Watercolor on paper 11in x 15in
It's a rainy day and not good for watercolor painting outdoors. So I set up my painting gear in the light coming through the back door, put a handful of fireweed flowers into a Mason jar, and settled in. Indoors or out, I still have to record the image before the light moves, so once the pencil sketch was established, I applied paint just as loosely as I would do out of doors.
This painting is a great example of wet-into-wet washes, without doubt the loosest of watercolor painting techniques.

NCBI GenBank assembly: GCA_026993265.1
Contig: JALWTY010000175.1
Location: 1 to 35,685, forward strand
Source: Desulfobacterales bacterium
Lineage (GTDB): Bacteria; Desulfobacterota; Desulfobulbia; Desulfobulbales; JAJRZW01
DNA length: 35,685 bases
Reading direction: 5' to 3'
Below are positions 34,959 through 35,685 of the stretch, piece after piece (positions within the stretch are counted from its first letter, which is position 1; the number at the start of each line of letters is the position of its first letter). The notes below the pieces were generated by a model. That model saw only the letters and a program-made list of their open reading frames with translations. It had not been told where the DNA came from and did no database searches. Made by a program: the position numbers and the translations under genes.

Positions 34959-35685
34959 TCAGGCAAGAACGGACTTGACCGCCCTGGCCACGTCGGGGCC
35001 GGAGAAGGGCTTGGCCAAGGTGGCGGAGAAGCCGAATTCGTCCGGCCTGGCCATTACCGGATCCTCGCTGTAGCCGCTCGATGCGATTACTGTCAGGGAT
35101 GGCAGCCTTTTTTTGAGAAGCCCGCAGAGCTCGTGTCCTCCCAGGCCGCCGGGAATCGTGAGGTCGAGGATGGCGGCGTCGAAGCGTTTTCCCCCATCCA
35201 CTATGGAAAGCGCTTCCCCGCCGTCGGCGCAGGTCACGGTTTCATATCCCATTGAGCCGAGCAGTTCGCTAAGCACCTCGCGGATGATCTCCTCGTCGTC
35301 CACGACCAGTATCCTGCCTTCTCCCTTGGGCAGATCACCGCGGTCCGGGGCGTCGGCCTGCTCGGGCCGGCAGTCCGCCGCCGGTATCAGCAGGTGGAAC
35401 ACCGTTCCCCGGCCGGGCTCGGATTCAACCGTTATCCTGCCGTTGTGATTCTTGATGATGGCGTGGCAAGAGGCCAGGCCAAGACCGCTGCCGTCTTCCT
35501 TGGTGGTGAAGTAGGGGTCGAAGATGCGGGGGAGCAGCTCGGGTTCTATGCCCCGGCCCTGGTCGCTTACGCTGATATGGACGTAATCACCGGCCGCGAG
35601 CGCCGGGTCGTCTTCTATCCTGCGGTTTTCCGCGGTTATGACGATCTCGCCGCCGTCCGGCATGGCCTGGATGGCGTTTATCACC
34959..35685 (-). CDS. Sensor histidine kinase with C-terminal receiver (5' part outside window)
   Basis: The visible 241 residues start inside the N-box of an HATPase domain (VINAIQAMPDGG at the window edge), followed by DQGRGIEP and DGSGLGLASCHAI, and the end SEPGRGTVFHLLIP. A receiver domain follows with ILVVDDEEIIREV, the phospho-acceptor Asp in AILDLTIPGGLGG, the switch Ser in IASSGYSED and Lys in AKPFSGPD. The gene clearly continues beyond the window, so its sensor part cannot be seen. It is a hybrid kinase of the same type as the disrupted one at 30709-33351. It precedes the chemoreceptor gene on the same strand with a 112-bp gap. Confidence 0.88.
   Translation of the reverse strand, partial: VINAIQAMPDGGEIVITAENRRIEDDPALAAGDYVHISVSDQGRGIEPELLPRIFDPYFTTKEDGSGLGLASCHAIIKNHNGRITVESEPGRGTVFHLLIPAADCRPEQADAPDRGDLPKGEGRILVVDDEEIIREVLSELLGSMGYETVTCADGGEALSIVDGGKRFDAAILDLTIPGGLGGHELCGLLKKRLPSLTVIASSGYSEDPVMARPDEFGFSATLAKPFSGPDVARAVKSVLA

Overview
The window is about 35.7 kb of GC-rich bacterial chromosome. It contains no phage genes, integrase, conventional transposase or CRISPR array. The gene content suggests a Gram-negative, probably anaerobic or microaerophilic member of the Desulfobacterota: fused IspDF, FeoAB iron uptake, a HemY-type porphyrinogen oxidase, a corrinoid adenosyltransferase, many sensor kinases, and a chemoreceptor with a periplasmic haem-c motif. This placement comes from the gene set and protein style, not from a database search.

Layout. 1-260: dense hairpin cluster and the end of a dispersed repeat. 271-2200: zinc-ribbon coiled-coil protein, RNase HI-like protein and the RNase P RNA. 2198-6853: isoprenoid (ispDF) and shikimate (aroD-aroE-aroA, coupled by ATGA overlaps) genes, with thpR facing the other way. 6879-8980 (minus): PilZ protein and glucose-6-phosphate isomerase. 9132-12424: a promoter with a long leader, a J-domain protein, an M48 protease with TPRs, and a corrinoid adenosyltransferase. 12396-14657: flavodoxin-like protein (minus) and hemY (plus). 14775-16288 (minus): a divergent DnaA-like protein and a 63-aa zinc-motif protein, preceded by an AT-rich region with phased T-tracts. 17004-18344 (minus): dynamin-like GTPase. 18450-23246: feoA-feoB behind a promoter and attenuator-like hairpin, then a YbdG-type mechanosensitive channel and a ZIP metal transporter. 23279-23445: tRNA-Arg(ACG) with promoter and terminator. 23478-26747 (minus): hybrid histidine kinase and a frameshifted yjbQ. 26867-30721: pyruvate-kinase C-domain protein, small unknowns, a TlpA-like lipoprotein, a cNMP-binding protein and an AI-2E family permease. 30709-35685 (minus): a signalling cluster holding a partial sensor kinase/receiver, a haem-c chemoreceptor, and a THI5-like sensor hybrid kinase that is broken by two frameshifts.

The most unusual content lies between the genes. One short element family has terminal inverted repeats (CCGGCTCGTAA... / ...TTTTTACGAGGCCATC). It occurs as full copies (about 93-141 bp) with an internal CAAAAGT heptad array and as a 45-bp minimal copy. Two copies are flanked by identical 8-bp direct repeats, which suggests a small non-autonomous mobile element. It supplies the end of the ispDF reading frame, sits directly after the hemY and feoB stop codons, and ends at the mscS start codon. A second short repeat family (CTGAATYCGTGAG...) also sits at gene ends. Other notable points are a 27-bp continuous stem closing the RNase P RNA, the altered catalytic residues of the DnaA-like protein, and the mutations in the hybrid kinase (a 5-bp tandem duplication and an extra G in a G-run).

Wet daubs of pink blurring into pale green stripes give the gentlest of neutral shadow tones. A fat painty brushstroke touching into a clear water shape defines a flower form. Then there's the background, all water and paint with a characteristic back-flow effect revealing the blue and brown pigments that this gray was mixed with. Back-flows can be disastrous or very effective, and this painting has examples of both.
So be it.